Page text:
Some years ago, a priest came into a Catholic high school in southern Maryland and made a pitch for vocations. “Do priests dance? Why yes, we do,” he said as he showed them a video of priests dancing. That kind of thing. His pitch enthused precisely no one.
Not long after, the school invited a cassock-wearing priest who bluntly told the kids that God calls them to be saints. He challenged them.
John Olon, the theology teacher who invited Fr. Rob Walsh of the cassock into the classroom, cringed at Walsh’s message. He thought the kids wouldn’t have it, and they’d hate it. Like many adults, he thought the kids might want happy-clappy. He sold them short. A lacrosse player asked Olon if the cassock-wearing priest was coming back. Olon told the kid not to worry; he wouldn’t be invited back. The kid told Olon he wanted him back.
Orthodox. Faithful. Free.
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In my 2020 book Under Siege: No Finer Time to be a Faithful Catholic, I reported this. I wondered what kind of Catholic school would expect so little of the students. I noted that the St. Mary’s Ryken High School mission statement did not mention Jesus even once but mentioned “the great god diversity” three times. A parent whose child attended the Leonardtown, Maryland, school read the book and complained.
A number of things happened.
First, Olon woke up. He realized he had been too “cowardly.” While thoroughly orthodox, he says his faith had been too personal. He understood at that moment the students wanted more, that they would respond to more. And he realized the school needed to give it to them. Now on fire, Olon pestered the head of the school and was made chief mission officer.
Second, he got in touch with me, not aggressively or angrily but more like I ought to come down and see what was happening at the school. What with one thing or another, Covid mostly, the visit never happened. Until last week.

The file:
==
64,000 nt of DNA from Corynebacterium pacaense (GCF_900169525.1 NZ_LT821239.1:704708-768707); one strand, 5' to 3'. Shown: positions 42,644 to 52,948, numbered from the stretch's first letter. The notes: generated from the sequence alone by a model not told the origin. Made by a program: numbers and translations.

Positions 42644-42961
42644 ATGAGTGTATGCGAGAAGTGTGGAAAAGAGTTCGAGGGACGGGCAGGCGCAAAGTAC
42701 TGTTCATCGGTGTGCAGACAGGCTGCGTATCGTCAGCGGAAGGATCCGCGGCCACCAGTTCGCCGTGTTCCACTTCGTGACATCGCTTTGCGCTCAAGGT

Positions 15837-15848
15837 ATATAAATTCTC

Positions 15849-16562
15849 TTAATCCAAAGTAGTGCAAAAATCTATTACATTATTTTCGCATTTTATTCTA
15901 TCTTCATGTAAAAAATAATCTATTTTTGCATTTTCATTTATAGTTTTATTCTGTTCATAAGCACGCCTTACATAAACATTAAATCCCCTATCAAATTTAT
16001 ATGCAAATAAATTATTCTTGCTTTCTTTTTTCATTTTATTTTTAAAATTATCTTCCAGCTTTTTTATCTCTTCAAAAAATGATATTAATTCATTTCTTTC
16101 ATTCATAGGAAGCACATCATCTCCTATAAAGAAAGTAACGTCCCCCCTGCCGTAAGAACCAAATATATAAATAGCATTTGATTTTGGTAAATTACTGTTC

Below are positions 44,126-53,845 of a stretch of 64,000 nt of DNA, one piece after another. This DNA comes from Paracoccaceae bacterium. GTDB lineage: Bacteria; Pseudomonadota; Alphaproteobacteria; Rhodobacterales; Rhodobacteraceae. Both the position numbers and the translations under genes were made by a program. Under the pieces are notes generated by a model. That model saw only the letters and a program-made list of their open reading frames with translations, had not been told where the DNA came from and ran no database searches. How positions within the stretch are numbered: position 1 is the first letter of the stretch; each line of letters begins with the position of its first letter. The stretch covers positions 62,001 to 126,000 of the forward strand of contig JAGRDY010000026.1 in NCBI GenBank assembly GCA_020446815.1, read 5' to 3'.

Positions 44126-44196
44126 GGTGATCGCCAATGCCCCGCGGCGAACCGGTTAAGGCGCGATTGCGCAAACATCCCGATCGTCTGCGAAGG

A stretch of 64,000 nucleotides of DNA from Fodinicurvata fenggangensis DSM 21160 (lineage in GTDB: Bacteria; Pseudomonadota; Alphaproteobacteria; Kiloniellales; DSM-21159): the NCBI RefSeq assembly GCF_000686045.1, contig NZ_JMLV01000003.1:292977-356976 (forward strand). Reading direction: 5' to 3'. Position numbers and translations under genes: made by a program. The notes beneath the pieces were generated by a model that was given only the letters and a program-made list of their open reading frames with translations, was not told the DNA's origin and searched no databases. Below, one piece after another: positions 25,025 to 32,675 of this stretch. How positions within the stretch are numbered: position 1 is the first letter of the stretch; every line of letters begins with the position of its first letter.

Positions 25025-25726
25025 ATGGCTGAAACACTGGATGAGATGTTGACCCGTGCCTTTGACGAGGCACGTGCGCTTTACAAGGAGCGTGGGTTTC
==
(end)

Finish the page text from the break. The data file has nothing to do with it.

I drove for an hour and a half into southern Maryland to find my eyes opened. I realized that those two paragraphs in my book about St. Mary’s Ryken* were correct as far as they went but also incomplete. St. Mary’s Ryken was on a journey. Good things were happening at this 87-acre school nestled along the shore of Breton Bay, just off the Potomac River, 60 miles south of Washington D.C. Standing on the school’s dock where their sailing club pushes off, one can almost see St. Clement’s Island, where the English ships Ark and Dove landed in 1634 and where Fr. Andrew White, S.J., offered the first Mass in this region of the world.
Except for its spanking new athletic facility, St. Mary’s Ryken is homely. Most classes take place in old buildings, one of which used to house the priests and brothers of the Xaverian Brothers, who are now long gone, though they still own the land and have some governance authority. Classrooms are cramped and crowded, ceilings are low, hallways are narrow. They wear uniforms. Students seem joyful.
Olon is on fire for the evolving mission of the school. School authorities are actively considering a new mission statement, one which is Christocentric. He introduced me to a beefy kid who came to the school to play football and ended up converting to the Catholic Church. He no longer plays football. He hangs around the office of the Campus Minister, bowtie-wearing Greg DeStefano, who is equally on fire. DeStefano had been in priestly formation but discerned out and took a degree in philosophy from Catholic University of America. He’s been at St. Mary’s Ryken for six years.